BuzzFeed’s Jonah Peretti: ‘I wrote a funny email and somehow I’m here’ | M&M Global

BuzzFeed’s Jonah Peretti: ‘I wrote a funny email and somehow I’m here’

BuzzFeed founder and chief executive Jonah Peretti addressed a packed room at Mindshare’s Huddle event in London, talking cats, Snapchat and the future of journalism


Peretti opened the session by explaining to host, broadcaster and presenter Rick Edwards, that he had never planned to start a company.

The idea came from a viral email that he sent to Nike when he tried to buy custom trainers with the word ‘Sweatshop’ emblazoned under the logo. “I wrote a funny email and somehow I’m here,” Peretti said.

However, the popularity of the email gave Peretti an idea, which led him to connect with other comedy email creators, to create a “bored at work network”.

“There’s no executive greenlighting it,” he said, going on to say it was “easier earlier on” to get noticed.

“Sometimes people think too much about content and don’t think about network,” he said, mentioning he is currently very interested in Facebook Video.

More cats?

When asked how BuzzFeed could grow, Peretti joked, “Firstly, more cats.”

However, he conceded that eventually the publisher ran out of cat-related content, which led it to move into areas like investigative journalism, lifestyle content, DIY and food, as well as video, made in a studio in Los Angeles and micro studios elsewhere.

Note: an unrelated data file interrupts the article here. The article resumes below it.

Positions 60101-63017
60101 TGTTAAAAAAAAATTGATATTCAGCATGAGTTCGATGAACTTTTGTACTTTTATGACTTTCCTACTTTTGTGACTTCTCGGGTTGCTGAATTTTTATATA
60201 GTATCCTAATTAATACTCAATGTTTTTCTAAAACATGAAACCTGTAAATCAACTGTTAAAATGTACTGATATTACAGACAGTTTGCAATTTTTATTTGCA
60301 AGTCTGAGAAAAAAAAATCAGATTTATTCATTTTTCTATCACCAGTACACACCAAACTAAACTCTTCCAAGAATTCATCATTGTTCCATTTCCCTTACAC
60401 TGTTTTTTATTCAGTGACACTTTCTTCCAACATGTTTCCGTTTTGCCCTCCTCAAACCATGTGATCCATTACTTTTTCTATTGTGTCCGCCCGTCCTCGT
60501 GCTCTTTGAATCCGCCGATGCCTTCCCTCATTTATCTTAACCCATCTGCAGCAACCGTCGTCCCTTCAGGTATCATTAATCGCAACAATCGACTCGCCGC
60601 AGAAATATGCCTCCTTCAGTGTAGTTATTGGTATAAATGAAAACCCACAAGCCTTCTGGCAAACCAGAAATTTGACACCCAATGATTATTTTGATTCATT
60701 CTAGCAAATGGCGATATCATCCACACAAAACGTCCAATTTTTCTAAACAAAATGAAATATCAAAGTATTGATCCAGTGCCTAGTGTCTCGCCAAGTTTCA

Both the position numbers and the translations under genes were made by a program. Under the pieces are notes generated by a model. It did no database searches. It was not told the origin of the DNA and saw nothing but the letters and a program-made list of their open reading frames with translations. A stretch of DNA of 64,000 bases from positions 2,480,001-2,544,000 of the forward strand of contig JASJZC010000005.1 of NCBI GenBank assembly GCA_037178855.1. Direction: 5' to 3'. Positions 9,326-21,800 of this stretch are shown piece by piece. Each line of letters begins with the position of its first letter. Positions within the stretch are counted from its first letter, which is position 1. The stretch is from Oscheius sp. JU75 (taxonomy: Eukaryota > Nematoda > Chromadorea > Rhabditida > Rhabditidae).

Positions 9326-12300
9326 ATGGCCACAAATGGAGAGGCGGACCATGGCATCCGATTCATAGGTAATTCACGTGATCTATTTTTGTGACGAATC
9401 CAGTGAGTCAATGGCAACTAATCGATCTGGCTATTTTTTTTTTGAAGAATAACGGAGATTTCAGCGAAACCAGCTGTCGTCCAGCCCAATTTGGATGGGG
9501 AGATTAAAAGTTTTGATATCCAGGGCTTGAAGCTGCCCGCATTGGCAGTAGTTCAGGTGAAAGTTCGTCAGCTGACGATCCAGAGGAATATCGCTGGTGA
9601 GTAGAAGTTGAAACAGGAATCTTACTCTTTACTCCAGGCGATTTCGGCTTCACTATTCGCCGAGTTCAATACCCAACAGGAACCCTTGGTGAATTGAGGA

“We look a lot at the relationship with the audience and try to make things people want,” he said.

Peretti is looking at the UK and Brazil markets with interest, and feels that learning and building from different parts of the business and connecting them together is key.

As an example, he mentioned a popular post concerning the broken door in a German University which was translated to English by an editor, going on to receive over one million views in the UK.

“Ten years ago, it would have just been a funny story at the university, five years ago it would have just been on a blog – increasingly forms of global culture can have a much bigger impact than ever before,” he said.

Turn all the dials to 11

Regarding content, he said BuzzFeed turns “all the dials to 11”.

“We’re not going to run out of space on the internet – different people will know us for different things but we don’t need to be limited by the artificial constraint of space or time.”

With regards to branded content, he stressed the importance of church and state.

“In the beginning, we were just experimenting and messing around. When a brand wanted to do something with us, I would come in and say ‘does anyone want to work on a brand campaign?'”

However, over the past five years, much has changed with regards to editorial, with the hiring of a trained team of journalists. “We don’t want a situation where someone is creating a campaign for Pepsi and also reporting on Pepsi at the same time,” he added.

With regards to metrics, Peretti thinks the most important measure to him is the impact content has on people’s lives, shown when people follow, for example, a DIY challenge post and posting their results on social media.